PhD Studentship-Mesenteric Fibrosis In Small Intestinal Neuroendocrine Tumors: Pathogenesis and Therapeutic Targets

Updated: about 23 hours ago
Location: London, ENGLAND
Deadline: 26 Feb 2021

UCL Department / Division
Division of Medicine
Specific unit / Sub department
Institute for Liver and Digestive Health
Location of position
London
Duration of Studentship
3 years
Stipend
£17,285 per annum
Vacancy Information
This is a comprehensive collaborative study programme based in two leading ENETS Centers of Excellence i.e. the Royal Free London and Erasmus MC Rotterdam. The neuroendocrine tumour (NET) unit at the Royal Free Hospital has an international reputation for the management of neuroendocrine tumour patients. In 2010 it was the first UK centre to be awarded European Centre of Excellence. The team works within a multidisciplinary team and aim to enhance the prospects for treatment by a combination of clinical and laboratory research. The RFH NET team conducts a number of clinical and basic science research trials relating to the treatment of and the pathogenesis of NET development. The clinical lead and head of the neuroendocrine unit is Professor Martyn Caplin. Research is based at the UCL – Royal Free Campus at the Institute for Liver & Digestive Health (ILDH) under supervision of Professor Krista Rombouts and Professor Martyn Caplin. The ILDH, is part of the UCL Division of Medicine, is made up of six centres that concentrates the entire clinical and scientific activity in Hepatology at UCL in close coordination with Hepatobiliary Medicine, Surgery and Liver Transplantation. The ILDH is a major education site and provides training for UCL medical students, specialist registrars, graduate students and post-doc fellows. This makes the UCL-ILDH one of the most international and multicultural clinical research hubs in the World. Research activities are characterized by a strong integration of clinical activities with laboratory expertise and biotechnological platforms which span from very basic cellular and molecular biology to translational projects in Hepatology, Gastroenterology, HPB, Liver Transplant and Regenerative Medicine. Currently most of the academic and clinical activities of the UCL-ILDH are based at the Royal Free Campus in Hampstead; the Royal Free Hospital being one of the largest Foundation NHS Trusts in the United Kingdom.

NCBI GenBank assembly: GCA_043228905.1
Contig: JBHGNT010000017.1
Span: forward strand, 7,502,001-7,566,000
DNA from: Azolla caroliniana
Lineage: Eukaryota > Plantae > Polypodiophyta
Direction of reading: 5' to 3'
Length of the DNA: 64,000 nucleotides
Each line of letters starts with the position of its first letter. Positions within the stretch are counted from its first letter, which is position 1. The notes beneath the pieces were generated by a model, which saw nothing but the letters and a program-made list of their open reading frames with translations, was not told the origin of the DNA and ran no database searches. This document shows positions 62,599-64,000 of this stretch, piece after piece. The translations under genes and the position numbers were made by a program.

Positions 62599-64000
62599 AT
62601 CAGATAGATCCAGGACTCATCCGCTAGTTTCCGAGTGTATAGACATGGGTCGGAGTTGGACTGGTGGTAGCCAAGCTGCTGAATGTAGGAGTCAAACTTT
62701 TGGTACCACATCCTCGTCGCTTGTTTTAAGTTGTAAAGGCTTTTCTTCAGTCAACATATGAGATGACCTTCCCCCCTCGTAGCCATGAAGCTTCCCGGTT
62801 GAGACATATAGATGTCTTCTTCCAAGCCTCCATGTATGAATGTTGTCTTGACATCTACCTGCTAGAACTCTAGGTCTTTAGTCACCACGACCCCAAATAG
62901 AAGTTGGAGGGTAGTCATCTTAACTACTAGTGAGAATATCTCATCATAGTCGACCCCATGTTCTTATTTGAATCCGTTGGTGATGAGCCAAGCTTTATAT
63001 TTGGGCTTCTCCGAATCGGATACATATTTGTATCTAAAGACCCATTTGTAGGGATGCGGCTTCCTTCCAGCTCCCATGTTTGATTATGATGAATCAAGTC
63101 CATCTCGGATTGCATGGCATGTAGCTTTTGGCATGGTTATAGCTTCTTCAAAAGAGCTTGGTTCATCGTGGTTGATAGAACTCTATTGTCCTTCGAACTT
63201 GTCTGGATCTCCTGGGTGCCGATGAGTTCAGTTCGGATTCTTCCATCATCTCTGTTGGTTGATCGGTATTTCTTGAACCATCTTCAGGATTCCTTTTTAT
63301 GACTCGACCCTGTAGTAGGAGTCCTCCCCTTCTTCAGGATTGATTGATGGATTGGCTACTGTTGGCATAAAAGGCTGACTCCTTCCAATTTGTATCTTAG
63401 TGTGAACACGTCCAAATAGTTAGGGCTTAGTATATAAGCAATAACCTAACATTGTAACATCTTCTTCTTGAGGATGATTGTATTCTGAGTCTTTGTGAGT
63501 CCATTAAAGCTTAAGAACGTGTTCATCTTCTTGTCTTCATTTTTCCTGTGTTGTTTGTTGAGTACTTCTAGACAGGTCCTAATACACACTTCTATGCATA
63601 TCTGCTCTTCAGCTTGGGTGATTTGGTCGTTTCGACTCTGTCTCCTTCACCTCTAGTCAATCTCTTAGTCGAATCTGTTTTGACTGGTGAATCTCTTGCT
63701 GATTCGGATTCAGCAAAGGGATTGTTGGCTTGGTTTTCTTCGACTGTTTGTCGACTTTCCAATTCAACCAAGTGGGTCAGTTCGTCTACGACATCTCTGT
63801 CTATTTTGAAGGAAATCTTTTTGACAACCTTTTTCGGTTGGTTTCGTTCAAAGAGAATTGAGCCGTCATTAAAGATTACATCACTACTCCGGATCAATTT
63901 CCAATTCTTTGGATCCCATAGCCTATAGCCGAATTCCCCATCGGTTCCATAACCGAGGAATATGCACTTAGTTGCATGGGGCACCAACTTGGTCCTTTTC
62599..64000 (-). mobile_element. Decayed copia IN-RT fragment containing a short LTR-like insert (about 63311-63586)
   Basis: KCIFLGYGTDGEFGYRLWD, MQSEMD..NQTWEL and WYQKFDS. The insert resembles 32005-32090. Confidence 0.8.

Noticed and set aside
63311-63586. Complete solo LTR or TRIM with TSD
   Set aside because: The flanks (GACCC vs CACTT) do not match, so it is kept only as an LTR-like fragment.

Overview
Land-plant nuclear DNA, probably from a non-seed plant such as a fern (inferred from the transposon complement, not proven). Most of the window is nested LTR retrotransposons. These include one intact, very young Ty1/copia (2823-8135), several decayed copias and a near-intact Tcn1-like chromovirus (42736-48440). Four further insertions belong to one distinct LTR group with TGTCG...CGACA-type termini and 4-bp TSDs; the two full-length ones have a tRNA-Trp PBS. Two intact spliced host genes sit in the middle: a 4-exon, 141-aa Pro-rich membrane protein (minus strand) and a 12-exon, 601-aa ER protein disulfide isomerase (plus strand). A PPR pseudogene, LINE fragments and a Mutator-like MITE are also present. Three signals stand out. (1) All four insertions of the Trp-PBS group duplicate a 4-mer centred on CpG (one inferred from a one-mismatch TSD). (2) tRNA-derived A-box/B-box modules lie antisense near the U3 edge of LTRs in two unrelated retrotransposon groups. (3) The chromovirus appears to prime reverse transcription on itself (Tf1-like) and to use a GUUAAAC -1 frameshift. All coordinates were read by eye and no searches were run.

Neuroendocrine Tumours, originating from the small bowel (SI-NETs), are one of the most common forms of neuroendocrine tumour (NET). An increasingly common finding is scarring otherwise known as Mesenteric Fibrosis (MF) which is associated with SI-NETs. Recent studies suggest that this fibrosis is associated with a poor outcome. There has been very little research into this area and currently no medical treatments are available. The proposed study aims to understand what causes this fibrotic/scarring process and evaluate potential therapies in experimental models with a view to subsequently identifying the best candidate for medical treatment. We will also aim to demonstrate the best imaging and blood predictors of complications from such a fibrotic process associated with SI-NETs.